Strodl may well have spoken (in Danish?) on one or more British Broadcasting Corporation radio programs, on London Calling Europe perhaps. According to some, she may, I repeat may, have dropped leaflets over Denmark, which was then suffering under German occupation.
Although demobilised in November 1945, Strodl joined the Women’s Royal Air Force Volunteer Reserve in 1946 or 1947 and briefly served as (chief?) flight instructor. She provided flight instruction to the teenage members of the Women’s Junior Air Corps, a British cadet organisation formed in 1939, for example.
What happened afterward is a tad unclear. Strodl may have returned to Taylorcraft Aeroplanes (England), a firm which became Auster Aircraft Limited in 1946, before joining the staff of a small Swedish civilian operator, Ostermans Aero Aktiebolaget. Among other things, in Sweden, she flew passengers and freight into logging camps located both below and above the Arctic circle. Strodl even laid powerlines from the air. In other words, she was a bush pilot through and through. Indeed, Strodl may herself have worked as a lumberjack for a few months.
It is possible, I repeat possible, that Strodl learned how to fly seaplanes during a visit to the United States in 1946.
Would you believe that Ostermans Aero, then known as Aero Service Aktiebolaget, had the general agency for Taylorcraft Aeroplanes (England) / Auster Aircraft in 1946? Well, you should. Indeed, Strodl delivered, in January 1946, the first of many Taylorcraft / Auster light / private aircraft registered in Sweden after the Second World War.
At some point, around 1946, a ferry flight to Sweden turned into a rescue operation of sort. Two of Strodl brothers and a sister-in-law had pretty much wrecked the sailboat they were using to sail from England to Denmark. Choosing family over the need to deliver the aircraft on schedule, Strodl picked up one of her brothers in Hamburg, Germany, and dropped him in Denmark. She then delivered the aircraft to its Swedish owner.
Strodl became quite the celebrity in Scandinavia. Indeed, she made the cover of several magazine issues. Photographs usually portrayed her wearing her leather flight jacket.
At some point, around 1950-51, Strodl joined forces with another ex-ATA female pilot and friend, who had become the founding manager of the Isle of Wight Flying Club and the managing director of a small English airport, in 1950 – a European first for a woman. And yes, Strodl became the chief flight instructor of the club. Incidentally, she became a British subject / citizen in 1948.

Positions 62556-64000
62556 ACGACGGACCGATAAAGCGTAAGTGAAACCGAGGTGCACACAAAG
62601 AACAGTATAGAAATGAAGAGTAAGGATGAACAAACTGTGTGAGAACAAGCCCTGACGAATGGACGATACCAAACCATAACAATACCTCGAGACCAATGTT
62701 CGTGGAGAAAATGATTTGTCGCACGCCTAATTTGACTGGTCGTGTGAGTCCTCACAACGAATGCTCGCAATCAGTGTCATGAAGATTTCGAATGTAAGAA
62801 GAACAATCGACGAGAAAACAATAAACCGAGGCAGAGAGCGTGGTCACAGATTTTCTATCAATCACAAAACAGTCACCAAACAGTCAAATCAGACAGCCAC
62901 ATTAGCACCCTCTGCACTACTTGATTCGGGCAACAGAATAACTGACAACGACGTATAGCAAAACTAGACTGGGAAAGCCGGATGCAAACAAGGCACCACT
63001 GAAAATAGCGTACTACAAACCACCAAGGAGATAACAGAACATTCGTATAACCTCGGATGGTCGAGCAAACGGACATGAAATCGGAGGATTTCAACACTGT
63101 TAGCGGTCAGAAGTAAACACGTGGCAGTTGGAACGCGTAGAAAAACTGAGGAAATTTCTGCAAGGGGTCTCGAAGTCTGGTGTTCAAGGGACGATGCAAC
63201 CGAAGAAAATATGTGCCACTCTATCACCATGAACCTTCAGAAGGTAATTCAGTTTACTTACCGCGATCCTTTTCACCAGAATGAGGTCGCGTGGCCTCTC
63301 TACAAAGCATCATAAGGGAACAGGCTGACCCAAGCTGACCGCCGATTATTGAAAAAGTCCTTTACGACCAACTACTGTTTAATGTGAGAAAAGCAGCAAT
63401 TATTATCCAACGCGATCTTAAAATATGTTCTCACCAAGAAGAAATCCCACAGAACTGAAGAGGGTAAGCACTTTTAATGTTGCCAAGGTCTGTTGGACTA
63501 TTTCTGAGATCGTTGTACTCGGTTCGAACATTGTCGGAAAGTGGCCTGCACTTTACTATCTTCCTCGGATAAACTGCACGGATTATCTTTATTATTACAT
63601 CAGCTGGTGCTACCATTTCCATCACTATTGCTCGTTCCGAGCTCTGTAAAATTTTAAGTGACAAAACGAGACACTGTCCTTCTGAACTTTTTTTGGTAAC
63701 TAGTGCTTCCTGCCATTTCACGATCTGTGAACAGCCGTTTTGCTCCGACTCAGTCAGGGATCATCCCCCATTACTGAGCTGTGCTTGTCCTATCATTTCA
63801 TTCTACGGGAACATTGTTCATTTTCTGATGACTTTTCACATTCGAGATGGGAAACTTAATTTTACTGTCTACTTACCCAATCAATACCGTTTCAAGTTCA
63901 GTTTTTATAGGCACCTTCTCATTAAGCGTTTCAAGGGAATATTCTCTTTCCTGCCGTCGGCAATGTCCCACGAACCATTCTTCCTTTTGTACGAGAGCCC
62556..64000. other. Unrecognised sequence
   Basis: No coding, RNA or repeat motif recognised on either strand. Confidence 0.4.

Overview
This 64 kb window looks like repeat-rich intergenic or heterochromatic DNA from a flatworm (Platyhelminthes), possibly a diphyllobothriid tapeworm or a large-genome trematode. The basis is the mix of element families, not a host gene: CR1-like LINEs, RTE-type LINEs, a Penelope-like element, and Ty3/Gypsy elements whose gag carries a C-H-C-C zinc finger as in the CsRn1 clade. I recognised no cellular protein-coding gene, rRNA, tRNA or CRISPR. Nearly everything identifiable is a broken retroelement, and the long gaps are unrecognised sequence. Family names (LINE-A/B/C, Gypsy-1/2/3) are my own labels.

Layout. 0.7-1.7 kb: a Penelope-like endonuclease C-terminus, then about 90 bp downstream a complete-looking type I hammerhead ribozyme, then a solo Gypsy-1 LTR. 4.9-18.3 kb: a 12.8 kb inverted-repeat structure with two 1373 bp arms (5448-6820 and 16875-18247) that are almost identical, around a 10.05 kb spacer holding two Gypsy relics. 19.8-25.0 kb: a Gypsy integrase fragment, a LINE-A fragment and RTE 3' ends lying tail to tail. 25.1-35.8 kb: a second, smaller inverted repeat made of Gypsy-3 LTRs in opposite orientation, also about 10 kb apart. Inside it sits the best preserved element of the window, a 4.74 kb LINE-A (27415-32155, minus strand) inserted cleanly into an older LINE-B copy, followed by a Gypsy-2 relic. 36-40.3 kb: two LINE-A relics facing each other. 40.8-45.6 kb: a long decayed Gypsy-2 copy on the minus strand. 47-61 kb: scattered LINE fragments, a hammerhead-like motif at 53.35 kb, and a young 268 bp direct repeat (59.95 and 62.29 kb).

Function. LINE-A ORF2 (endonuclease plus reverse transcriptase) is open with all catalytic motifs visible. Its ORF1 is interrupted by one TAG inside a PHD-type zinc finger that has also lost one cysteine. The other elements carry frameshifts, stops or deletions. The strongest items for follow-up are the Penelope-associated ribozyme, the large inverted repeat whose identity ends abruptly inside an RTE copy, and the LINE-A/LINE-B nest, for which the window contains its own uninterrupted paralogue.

As Homo sapiens went / go, the managing director in question, Mary Wilkins, was as interesting a character as Strodl. Hooked on flying as a result of brief flight around 1925, when she was 8 years old, she got her pilot’s license in 1939. After the Second World War, Wilkins became one of the first women in the world to fly a jet aircraft, more specifically a Gloster Meteor fighter plane of the RAF. After her demobilisation, she became an automobile rally driver and won many competitions, but back to our train of thought. Choo, choo. Sorry.
Strodl was perusing an aviation magazine one day when she saw an advertisement for a flight instructor position in Lethbridge, Saskatchewan. Yes, the Lethbridge Flying Club advertisement allegedly said Saskatchewan, not Alberta, where Lethbridge was / is really located. In any event, Strodl applied for the position and got it. She emigrated to Canada in 1952 and was teaching pilots by May of that year.
Strodel was one the pilots involved in the Royal Canadian Air Force’s instructor refresher course program aimed at wartime flight instructors. She was the first female flight instructor in Alberta, and one of the first, if not the first, in Western Canada.
A brief digression if I may. The first Albertan pilot who soloed after being trained by Strodl was David “Scott” Kinniburgh, one of the co-founders, in 1952, of Kinniburgh Spray Service Limited – an aerial application firm, based in Taber, Alberta, which still existed as of 2022.